By Jim Schutze
By Rachel Watts
By Lauren Drewes Daniels
By Anna Merlan
By Lee Escobedo
By Alice Laussade
By Scott Reitz
With the exception of a collaboration with Akon, Whitney Houston's new album, I Look to You—her first studio album in seven years—is almost absurdly gimmick-free. In an era when female pop singers are increasingly self-referential (Britney Spears conceived an entire album, Circus, on this concept) Whitney absolutely refuses to play on her tabloid-fodder background. It's almost kind of weird not to hear any Bobby Brown disses or denials of crack cocaine addictions. In fact, there's nothing current or sexed-up about the album at all, much less any attempt to appeal to a younger demographic.
Instead, the work focuses on what Whitney has always done best, pretty—but never obnoxiously pretty—R&B for "everyone who believes in love," as she sings on album highlight "For the Lovers." That's one of the rare up-tempo tracks; the majority, such as "I Didn't Know My Own Strength," tend toward rousing, church-choir-ready empowerment ballads. The album sounds out of time, and if one didn't know better, one might suspect it was released a decade or even two decades ago.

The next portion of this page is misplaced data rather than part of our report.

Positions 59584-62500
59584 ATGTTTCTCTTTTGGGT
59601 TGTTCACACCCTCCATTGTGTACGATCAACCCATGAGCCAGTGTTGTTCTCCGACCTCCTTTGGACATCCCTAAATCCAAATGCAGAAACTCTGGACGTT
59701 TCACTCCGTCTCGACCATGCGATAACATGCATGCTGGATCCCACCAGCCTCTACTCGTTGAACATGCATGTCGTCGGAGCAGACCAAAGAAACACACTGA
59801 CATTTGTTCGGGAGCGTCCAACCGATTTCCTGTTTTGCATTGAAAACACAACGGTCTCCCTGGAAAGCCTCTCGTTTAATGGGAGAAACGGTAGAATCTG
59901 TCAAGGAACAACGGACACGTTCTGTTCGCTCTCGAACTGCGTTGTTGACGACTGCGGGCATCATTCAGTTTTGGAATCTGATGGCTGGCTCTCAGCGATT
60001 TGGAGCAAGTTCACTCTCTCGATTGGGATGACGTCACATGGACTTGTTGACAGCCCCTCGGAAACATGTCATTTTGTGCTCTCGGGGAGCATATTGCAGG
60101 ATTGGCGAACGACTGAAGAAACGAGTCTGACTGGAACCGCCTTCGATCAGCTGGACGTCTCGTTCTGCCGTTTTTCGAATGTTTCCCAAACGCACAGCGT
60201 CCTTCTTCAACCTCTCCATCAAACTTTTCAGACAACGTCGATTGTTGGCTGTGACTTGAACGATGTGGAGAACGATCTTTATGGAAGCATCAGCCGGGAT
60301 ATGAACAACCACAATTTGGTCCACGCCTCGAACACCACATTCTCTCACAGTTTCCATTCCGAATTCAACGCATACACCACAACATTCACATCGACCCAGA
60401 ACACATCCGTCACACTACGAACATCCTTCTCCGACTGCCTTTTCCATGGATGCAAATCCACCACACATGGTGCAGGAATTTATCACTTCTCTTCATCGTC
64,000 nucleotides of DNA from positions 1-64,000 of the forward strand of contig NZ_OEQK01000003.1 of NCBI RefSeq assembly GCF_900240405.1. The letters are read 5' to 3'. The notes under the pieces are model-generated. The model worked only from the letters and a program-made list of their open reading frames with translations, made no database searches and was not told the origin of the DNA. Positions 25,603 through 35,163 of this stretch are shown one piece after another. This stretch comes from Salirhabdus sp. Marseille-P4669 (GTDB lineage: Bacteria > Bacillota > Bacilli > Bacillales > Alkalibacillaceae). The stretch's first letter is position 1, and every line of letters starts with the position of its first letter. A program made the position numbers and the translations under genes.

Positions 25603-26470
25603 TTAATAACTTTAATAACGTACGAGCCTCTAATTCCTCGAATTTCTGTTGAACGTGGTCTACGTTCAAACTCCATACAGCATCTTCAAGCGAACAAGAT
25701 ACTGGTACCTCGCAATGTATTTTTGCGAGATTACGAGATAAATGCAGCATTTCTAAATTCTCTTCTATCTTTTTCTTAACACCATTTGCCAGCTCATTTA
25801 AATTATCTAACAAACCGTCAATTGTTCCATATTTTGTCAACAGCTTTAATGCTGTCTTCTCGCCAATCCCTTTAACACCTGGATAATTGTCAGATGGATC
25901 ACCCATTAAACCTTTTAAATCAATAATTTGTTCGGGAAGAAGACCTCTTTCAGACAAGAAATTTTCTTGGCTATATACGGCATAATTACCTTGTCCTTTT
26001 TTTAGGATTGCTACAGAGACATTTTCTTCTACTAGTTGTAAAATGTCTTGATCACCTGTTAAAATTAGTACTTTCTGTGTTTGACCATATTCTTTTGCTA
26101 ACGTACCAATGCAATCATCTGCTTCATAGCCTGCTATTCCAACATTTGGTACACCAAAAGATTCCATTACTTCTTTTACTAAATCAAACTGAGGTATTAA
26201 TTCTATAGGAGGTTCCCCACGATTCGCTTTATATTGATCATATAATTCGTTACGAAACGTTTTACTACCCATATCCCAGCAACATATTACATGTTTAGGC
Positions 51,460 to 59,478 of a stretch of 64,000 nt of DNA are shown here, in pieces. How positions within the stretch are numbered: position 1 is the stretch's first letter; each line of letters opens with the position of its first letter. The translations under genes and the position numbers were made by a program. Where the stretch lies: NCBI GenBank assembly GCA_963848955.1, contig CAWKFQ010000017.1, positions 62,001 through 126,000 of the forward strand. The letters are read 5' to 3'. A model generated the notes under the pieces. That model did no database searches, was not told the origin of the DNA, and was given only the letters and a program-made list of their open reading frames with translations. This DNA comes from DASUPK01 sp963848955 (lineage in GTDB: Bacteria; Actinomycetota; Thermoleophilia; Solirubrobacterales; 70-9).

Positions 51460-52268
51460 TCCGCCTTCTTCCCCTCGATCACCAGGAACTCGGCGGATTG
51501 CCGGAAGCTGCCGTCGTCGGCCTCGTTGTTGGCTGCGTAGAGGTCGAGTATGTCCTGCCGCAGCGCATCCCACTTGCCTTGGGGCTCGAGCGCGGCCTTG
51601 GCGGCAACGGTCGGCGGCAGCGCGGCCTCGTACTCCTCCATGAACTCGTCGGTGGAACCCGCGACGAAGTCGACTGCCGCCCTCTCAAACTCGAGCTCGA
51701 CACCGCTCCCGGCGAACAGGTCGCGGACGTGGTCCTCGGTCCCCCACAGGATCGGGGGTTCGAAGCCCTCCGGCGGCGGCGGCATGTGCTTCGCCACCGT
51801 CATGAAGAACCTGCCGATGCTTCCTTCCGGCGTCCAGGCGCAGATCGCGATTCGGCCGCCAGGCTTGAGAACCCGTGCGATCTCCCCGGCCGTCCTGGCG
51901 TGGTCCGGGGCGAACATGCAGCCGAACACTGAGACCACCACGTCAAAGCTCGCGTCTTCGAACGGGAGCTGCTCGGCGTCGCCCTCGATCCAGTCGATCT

This timeless approach works, however. There's something extremely refreshing about a performer who refuses to kowtow to whatever they're calling the newest generation of brats.
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